New sensor promises to bring ‘true colour’ to smartphone cameras

In the hotly contested smartphone market, photography can be a major battlefield. Coupled with insatiable desires to improve batteries’ quality, durability, storage and handling continuously ranks As a major factor when choosing a phone.

At CES 2023, Belgium-based startup Spectricity unveiled a new entrant in the competition: the S1 chip.

Spectricity claims the S1 is the first truly miniaturized, mass-manufacturable spectral image sensor for mobile devices — and the company is targeting sector dominance. Within two years, Spectricity boldly expects the sensor to be inside every smartphone.

The upside stems from a single focus: measuring “true color” in smartphones. According to Spectricty, this is something that the best smartphones still can’t do.

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The problem stems from deficiencies in their white balance software, which is used to remove unrealistic color tones. Our natural vision system does this very well. When we see a white wall under sunlight or a fluorescent lamp, our brain adjusts the color temperatures to make both scenes appear white. Smartphones try to do the same, but the results are often disappointing.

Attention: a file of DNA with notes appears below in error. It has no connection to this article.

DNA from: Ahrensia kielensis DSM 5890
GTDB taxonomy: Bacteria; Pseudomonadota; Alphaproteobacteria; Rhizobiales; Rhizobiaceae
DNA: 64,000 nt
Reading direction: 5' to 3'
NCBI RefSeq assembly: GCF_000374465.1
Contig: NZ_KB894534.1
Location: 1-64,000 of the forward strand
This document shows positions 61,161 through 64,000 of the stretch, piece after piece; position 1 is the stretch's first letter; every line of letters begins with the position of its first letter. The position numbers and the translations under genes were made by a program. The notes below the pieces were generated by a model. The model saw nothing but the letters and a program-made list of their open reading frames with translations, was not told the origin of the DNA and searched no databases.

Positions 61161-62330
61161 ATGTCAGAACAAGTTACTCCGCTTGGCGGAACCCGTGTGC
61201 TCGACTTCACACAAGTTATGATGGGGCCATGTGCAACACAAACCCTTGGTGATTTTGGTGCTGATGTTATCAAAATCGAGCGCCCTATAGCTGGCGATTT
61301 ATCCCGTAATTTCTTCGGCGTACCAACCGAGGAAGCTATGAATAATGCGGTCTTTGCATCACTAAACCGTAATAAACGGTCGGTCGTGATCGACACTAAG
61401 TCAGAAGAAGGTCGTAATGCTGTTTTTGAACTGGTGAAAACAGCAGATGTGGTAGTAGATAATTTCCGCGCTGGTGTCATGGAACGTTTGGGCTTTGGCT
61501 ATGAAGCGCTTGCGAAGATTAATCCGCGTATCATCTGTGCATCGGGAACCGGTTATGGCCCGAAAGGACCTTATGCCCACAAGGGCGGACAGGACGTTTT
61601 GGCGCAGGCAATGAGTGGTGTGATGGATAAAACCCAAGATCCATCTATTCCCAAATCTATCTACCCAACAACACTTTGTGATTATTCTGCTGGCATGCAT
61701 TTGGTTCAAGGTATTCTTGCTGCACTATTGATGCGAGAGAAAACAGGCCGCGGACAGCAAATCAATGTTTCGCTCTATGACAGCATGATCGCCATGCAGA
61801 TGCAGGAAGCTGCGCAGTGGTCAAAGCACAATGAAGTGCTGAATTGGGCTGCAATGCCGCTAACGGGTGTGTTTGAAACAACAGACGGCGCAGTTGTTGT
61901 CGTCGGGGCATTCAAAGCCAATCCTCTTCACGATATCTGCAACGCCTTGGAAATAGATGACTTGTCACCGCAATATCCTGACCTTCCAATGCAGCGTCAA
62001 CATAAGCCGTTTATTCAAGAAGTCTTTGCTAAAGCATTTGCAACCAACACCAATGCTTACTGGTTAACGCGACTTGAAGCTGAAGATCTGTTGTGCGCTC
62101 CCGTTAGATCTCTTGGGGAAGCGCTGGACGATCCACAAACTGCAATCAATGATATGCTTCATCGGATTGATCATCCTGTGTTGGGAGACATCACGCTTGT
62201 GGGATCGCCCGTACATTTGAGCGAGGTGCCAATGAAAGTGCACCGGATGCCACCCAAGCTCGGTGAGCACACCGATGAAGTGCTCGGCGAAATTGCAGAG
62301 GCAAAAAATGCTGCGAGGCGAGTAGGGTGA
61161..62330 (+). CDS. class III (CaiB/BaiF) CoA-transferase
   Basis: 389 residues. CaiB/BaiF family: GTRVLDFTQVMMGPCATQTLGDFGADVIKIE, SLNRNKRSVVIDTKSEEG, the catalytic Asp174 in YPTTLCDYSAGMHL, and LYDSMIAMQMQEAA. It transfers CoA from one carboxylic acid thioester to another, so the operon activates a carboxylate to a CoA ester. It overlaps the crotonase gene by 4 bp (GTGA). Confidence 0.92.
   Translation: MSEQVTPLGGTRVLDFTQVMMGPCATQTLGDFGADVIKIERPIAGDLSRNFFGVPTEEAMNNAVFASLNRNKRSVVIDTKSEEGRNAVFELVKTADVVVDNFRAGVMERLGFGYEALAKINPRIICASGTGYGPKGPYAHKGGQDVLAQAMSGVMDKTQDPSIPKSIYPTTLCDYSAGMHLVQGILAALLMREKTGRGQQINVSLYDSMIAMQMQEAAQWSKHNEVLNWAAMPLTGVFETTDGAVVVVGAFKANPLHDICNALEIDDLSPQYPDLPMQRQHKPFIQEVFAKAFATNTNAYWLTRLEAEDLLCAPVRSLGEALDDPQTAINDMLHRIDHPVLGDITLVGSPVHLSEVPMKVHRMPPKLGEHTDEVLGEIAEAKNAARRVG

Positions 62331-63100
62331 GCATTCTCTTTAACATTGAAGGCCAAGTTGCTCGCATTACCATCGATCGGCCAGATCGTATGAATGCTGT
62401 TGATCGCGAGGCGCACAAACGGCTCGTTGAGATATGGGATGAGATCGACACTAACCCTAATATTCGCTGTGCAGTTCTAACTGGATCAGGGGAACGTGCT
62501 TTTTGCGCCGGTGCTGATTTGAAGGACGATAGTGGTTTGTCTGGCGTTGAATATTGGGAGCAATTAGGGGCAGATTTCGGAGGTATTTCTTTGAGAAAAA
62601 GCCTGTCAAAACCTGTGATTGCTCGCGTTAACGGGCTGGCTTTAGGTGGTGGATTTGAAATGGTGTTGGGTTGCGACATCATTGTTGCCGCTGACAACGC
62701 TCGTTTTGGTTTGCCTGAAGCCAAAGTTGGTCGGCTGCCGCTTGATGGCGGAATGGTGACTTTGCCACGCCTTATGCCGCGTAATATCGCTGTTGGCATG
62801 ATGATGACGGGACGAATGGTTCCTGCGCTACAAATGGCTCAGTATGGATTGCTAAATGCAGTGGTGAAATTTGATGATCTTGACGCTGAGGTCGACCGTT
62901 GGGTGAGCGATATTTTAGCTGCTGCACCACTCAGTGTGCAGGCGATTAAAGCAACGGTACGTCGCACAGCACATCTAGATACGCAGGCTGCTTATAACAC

“None of these cameras can recognize true color.

Limited by the three RGB color channels of red, green, and blue, the automatic white balance algorithms struggle to correct abnormal color temperatures. As a result, photos taken under incandescent bulbs can appear more orange than under sunlight, while shaded areas may appear bluer.

“Although there is significant processing power behind these cameras, none of them can recognize true color,” Vincent Moret, CEO of Spectricity, tells TNW.

To solve this problem, the S1 sensor uses additional filters to analyze the spectral signature of an object. After sensing the light source in the image, the system performs color correction accordingly.

Spectrum founders